Tuesday, May 25, 2010

Make ‘Em Laugh: Expanding Students’ Descriptive Vocabulary

By Ela Newman
Instructor in Developmental Writing and in ESL
University of Texas at Brownsville


If you were asked what mode of writing you enjoy teaching most, what would you say? Argumentation? Comparison? Process? I’d probably choose two: narrative writing and descriptive writing. To justify my choice, I’d most likely mention the inherent versatility of these two modes. Each can be used at several proficiency levels, each can incorporate a variety of grammar structures, and each can be employed to facilitate the expansion of students’ vocabulary.

The Usual Road

Narrative as well as descriptive writing can accommodate and foster the use of expressive vocabulary. Yet there’s often a problem with these modes. They seem to allow too easily the use of vague vocabulary. Students writing in these modes choose verbs like “go,” “see,” “say,” and “think” frequently and verbs such as “meander,” “peek,” “ramble,” and “reflect” rarely. The tendency seems to hold even when students know two or three viable synonyms for “go,” “see,” etc. Nevertheless, students can be cajoled into using suggestive verbs such as “meander” and “peek” as well as graphic adjectives such as “cozy,” “dank,” and “agile.”

But how to cajole? That is the question.

I’ve often instructed students to refer to the senses, use color words, create similes, and avoid certain non-descriptive words when writing descriptive pieces. I’ve utilized the old “show me, don’t tell me” technique when instructing students in narrative writing. I’ve even created the “imagine the movie set” approach to get students to think about the finer details of what they have seen or imagined. I’ve used all these older and newer methods to pretty good effect, I think. They’re concrete enough, and students tend to respond to them.

Still, one alternative stands out in my mind as both natural and effective: the way of humor.

A Road Less Traveled

The way of humor is easier than many think, and it can result in the instinctive reaching for dictionaries and the desperate snatching of explicit words. The key instruction is this: Try to make your reader laugh.

Out of a combination of pedagogical intention and curiosity, I added a few potentially comedic themes to a list of writing topics recently. One theme for a narrative paragraph read “How Lucy Flunked out of Kindergarten.” One for a descriptive essay was “The Worst Restaurant in Town.” More than a few students have chosen one of the comical themes in the list since then, and several have reported that they naturally “spiced up” their papers with graphic images and vivid details in order to amuse the reader. Amused the reader has been, and I’ve been chuckling too.

Reading one “How Lucy Flunked” paper, I learned that Lucy wore some rather strange clothes to kindergarten, but the fact wasn’t expressed as dryly as that. No sir. Lucy’s ankle-length skirts always had ten rows of safety pins in them, and most of the safety pins were unfastened so they nicked other kids. (I was told that “safety pin,” “unfasten,” and “nick” were the words the student really needed to include, and so simply had to look them up in a dictionary!)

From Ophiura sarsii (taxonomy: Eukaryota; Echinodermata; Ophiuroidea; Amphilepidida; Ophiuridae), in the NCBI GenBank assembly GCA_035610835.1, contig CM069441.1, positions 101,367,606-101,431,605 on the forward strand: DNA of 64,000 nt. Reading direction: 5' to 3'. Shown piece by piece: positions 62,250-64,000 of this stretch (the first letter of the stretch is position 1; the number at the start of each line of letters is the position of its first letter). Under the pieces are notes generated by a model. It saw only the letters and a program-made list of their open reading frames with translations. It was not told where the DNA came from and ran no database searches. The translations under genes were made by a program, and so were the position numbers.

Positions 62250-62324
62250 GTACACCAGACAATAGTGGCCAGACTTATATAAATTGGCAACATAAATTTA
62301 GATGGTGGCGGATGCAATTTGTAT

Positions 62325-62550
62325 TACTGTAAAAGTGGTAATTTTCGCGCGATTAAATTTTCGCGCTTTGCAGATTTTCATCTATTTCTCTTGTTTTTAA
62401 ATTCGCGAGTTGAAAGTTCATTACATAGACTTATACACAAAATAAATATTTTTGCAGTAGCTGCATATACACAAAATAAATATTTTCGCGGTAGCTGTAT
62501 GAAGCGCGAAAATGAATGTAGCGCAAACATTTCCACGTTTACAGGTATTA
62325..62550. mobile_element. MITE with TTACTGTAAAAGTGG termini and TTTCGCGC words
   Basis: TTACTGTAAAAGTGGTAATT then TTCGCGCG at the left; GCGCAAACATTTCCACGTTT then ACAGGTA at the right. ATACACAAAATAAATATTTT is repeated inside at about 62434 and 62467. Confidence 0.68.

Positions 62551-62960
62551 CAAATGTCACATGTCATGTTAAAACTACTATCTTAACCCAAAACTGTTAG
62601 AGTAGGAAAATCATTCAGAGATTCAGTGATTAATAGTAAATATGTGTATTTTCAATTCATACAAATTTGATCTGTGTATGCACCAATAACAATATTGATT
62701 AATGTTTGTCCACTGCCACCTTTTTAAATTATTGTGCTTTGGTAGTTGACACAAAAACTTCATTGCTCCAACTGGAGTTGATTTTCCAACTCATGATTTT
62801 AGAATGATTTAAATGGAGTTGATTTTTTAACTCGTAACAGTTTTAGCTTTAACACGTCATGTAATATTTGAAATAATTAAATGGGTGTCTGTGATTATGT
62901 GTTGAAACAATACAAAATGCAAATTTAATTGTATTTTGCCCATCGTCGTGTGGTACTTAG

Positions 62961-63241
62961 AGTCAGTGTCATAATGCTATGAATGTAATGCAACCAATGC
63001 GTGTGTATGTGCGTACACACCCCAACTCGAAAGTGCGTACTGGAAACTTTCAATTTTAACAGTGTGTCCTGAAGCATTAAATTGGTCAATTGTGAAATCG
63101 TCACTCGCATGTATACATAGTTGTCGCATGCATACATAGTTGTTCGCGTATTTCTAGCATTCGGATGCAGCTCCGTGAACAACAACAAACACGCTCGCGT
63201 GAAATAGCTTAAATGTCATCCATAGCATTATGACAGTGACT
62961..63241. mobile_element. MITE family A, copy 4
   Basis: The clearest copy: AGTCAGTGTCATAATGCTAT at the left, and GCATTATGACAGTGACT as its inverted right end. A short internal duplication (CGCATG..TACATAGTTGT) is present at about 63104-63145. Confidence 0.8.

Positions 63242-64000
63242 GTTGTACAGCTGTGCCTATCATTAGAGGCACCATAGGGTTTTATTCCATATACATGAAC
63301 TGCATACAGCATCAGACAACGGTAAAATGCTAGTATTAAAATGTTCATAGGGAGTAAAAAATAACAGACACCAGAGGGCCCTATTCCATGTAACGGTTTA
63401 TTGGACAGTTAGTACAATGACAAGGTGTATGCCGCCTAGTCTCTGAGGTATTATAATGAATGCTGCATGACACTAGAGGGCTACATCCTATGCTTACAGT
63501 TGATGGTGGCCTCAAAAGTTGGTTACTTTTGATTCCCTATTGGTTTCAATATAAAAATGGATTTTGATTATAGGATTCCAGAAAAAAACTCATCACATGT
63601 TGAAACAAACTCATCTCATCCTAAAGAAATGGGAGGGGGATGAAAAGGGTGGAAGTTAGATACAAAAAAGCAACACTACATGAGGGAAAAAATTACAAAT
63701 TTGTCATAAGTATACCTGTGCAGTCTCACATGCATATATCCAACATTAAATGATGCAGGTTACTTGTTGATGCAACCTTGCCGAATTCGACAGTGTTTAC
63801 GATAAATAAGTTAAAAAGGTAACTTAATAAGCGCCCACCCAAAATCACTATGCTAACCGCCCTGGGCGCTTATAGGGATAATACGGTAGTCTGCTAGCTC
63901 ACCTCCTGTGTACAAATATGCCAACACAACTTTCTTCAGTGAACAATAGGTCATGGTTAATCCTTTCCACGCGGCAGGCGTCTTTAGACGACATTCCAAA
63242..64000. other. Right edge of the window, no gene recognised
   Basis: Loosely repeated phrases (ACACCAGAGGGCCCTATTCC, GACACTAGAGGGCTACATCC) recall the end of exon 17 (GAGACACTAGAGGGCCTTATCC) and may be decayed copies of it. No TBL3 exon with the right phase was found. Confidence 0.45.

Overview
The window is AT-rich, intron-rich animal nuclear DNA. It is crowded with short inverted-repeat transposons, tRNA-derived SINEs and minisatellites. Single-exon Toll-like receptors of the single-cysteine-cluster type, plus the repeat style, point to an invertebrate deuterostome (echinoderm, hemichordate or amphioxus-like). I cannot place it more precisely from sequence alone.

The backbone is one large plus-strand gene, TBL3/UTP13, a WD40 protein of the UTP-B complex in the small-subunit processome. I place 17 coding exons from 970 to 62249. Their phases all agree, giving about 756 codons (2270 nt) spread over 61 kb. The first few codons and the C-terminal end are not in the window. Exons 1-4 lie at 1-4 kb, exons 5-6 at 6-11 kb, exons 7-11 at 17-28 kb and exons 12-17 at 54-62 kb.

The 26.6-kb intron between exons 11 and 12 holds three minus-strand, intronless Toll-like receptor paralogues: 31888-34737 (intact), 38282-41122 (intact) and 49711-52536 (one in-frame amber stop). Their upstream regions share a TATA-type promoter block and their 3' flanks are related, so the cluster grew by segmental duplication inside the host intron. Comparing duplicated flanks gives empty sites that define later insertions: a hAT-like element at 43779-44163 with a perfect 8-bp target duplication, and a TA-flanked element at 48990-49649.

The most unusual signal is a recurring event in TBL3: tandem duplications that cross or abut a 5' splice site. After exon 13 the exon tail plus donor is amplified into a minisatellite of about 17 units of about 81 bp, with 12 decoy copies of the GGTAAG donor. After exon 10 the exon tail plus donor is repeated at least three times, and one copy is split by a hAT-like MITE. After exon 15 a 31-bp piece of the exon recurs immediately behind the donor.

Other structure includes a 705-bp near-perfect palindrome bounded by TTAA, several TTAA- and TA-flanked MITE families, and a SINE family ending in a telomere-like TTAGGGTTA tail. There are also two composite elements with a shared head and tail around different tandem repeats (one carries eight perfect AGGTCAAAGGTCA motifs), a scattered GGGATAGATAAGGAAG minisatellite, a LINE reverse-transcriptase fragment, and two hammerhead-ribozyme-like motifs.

From a “Worst Restaurant” paper I learned that the restaurant floor wasn’t just “dirty,” but…,well, I’ll spare you the description of the substances that were splattered on the floor, the foreign matter that was hiding in the corners, and the smells drifting around the place. Oh, yes– it was quite an unappealing scene, but one which was “beautifully” detailed!

I have to say that I’ve been somewhat inspired by such successes. I think I’ll continue along this road awhile. The way of humor feels good and works well.

Have you used any writing tasks that incorporate humor?


Comment from Claire
May 25, 2010 at 9:29 pm

Thanks for the great ideas Ela. I look forward to using them in my next ESL composition class in the fall.

Comment from Ela Newman
May 26, 2010 at 12:16 am

That’s great, Claire! I hope they come in handy. I’m planning to experiment with humor a bit more as well. I think I’ll add some “comedy” to my list of prompts for a process paragraph, and perhaps replace topics such as “How to Make a Friend” with “How to Lose a Friend,” etc.

We’d love to hear about how your students responded to humor-based writing activities. Keep us posted!

Comment from Reeka
May 26, 2010 at 3:39 am

I checked your blog and really liked it.
I’m glad I’ve found it, it’s really useful.
I’m just about to start an English teaching blog, if you have some time you could take a look at it and tell me you opinion.
Thank you: Reka

Comment from Ela Newman
May 26, 2010 at 10:28 am

Hello, Reeka! I’m glad to know that you’ve found my latest blog useful. I’ll definitely have a look at your website. Good luck with your big project!

Comment from Ogusan
May 26, 2010 at 5:44 pm

Thanks for having me notice the importance of humor in writing as well as speaking. In the coming summer I am supposed to hold a seminar for English teachers’ license renewal.Then I’m going to talk about project-based teaching.I’d like to put humor-based writing as one of the project work.It’ll be fun.

Comment from Ela Newman
May 27, 2010 at 2:58 am

Thank you for your comment,Ogusan. Only recently have I begun to notice that students tend to use more descriptive vocabulary while working with humor-based tasks, and I hope to discover other (maybe even less known) advantages of using comedy in an ESL classroom. I’m sure the English teachers you will be working with in the summer will have many fun ideas to share.

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